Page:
The free path through which the foil web or strips 33 travel after leaving the extrusion nozzle or nozzles until they reach the first cooling cylinder should be as short as possible, and for example only 100 mm. long, in order to avoid excessive transverse contraction and reduction of the web or webs. The free path can however possibly be shortened by arranging a knifelike air nozzle 47 between the nozzle opening or openings 32 and the cylinder 42 in or adjacent the travel ofthe foil or strips 33 and transversely of the latter. The nozzle 47 blows cooling air on to the hot web or foil for the purpose of premature cooling and solidification thereof.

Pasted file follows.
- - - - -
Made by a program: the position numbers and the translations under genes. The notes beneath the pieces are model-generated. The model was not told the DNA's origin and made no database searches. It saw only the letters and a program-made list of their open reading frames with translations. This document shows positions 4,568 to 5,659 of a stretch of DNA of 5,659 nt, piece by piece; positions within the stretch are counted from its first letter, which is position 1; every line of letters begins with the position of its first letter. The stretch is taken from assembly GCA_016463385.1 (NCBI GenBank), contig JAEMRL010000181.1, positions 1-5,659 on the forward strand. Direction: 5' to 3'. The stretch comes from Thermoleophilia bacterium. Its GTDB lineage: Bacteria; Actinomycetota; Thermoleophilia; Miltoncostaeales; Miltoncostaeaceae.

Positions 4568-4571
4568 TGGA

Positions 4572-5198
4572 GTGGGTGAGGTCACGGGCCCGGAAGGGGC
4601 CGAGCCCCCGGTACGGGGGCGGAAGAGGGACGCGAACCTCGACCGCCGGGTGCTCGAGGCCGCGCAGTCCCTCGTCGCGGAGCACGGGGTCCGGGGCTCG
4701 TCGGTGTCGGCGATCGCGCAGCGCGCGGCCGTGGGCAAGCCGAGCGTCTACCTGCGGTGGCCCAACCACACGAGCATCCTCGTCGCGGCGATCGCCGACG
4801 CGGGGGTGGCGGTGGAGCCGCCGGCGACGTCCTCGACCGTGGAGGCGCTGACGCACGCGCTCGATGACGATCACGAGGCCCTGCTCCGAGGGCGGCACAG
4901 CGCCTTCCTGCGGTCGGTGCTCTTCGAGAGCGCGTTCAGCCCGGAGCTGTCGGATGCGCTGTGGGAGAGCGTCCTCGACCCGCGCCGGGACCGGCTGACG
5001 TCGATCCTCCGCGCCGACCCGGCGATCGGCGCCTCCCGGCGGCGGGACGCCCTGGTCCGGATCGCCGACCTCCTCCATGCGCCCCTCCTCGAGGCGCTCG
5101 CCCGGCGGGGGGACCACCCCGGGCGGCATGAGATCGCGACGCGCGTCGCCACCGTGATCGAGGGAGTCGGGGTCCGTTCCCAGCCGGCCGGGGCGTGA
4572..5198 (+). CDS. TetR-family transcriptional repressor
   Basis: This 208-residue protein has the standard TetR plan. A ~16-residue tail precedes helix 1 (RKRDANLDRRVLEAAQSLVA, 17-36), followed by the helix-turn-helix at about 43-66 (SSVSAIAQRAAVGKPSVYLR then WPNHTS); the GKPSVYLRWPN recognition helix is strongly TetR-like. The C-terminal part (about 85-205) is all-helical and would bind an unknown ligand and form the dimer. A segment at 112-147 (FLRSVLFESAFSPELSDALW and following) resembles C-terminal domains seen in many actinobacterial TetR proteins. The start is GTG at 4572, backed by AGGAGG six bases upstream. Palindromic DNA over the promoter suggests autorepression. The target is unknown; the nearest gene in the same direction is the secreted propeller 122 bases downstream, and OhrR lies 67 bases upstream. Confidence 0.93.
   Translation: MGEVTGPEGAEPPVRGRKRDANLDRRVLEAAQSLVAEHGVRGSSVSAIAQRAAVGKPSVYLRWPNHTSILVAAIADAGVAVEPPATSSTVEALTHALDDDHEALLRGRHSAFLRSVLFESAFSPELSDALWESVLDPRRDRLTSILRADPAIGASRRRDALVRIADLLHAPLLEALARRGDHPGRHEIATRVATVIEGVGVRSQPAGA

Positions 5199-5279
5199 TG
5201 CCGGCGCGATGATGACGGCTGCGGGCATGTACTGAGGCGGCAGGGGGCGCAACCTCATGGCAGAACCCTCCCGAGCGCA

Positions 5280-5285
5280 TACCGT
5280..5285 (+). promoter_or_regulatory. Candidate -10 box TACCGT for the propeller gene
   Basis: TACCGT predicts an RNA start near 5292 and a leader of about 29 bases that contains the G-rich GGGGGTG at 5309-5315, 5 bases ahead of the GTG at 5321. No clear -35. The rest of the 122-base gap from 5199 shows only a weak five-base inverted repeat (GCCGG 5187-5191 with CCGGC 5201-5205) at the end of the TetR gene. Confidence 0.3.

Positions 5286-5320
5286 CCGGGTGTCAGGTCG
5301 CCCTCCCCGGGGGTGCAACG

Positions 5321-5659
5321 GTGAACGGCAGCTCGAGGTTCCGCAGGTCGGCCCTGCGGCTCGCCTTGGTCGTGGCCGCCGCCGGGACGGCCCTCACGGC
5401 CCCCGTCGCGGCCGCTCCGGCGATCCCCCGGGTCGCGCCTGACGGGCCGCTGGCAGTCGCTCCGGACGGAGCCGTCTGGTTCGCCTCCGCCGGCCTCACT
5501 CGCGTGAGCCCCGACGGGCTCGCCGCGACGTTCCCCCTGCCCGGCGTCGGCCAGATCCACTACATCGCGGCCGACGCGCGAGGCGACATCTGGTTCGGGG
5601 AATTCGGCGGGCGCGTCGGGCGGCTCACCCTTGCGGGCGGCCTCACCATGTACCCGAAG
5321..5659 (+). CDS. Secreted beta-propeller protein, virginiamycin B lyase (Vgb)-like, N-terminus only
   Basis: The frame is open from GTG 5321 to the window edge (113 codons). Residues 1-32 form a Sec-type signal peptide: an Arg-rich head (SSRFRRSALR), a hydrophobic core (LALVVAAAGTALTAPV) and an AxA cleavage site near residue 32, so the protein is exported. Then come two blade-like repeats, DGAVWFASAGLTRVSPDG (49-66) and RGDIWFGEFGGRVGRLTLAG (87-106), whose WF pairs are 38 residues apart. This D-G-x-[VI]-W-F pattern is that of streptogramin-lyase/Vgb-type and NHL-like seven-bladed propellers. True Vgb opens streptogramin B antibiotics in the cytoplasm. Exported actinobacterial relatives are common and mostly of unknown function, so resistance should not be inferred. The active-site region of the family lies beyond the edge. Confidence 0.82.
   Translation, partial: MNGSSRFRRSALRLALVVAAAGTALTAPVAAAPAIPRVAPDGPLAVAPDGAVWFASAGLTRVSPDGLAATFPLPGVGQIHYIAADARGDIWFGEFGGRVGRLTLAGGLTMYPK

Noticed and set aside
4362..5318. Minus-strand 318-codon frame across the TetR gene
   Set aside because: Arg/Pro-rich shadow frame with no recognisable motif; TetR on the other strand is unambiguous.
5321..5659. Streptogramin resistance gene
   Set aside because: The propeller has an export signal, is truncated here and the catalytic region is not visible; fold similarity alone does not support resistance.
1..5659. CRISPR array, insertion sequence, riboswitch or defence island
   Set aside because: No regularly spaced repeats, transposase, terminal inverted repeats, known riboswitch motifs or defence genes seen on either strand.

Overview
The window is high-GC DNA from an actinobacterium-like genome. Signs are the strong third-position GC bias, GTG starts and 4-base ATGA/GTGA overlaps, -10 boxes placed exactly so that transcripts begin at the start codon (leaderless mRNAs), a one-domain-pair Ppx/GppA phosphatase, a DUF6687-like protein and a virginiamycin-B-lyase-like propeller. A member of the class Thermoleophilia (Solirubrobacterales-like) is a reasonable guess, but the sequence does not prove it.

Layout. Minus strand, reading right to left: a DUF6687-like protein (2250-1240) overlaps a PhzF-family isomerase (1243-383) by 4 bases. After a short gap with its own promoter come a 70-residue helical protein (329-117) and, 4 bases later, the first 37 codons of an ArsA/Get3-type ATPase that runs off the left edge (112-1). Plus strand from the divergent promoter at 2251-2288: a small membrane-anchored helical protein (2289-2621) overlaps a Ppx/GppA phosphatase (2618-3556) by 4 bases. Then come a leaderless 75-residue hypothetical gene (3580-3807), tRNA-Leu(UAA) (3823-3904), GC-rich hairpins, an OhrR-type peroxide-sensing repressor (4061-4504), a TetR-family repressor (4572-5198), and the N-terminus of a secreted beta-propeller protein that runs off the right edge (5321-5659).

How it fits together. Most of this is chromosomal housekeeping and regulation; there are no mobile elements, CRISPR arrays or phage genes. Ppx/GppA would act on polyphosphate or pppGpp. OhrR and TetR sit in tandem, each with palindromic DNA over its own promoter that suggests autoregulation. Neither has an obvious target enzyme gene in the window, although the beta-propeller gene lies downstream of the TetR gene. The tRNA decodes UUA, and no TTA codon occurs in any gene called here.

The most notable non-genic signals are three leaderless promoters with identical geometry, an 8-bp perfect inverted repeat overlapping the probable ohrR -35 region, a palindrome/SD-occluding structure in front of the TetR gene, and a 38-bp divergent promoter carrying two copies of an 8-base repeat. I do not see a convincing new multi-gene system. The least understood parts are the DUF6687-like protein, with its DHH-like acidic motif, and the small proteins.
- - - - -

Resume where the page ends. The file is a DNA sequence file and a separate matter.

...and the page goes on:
The reduced foil or web 33 (or strips) is conveyed by the cooling cylinder assembly 42, 43 over a guide roller 48 (FIG. I) to the first set of rollers 34, the driven rollers of which wet rotate at approximately the same peripheral speed as the cooling cylinders. The web or strips are drawn from the roller assembly 34 through the heating duct 36 by the second roller assembly 35 running at a higher peripheral speed. The web or strips are thereby stretched for the purpose of orienting the molecular structure thereof and for further reduction. As a specific and particularly surprising effect as compared with the known processes, the profiled foil web or strips, after being oriented, then split on running over the last rollers ofthe second roller assembly 35 exactly at the prescribed preferential breaking regions into endless defined separate filaments of maximum uniformity. The separate filaments are completely separated from one another and do not have a latticelike connection with one another. It is also unnecessary to produce the separation by further operations such as brushing, twisting and the like or even to effect the division into the separate filaments by means ofsets ofknives.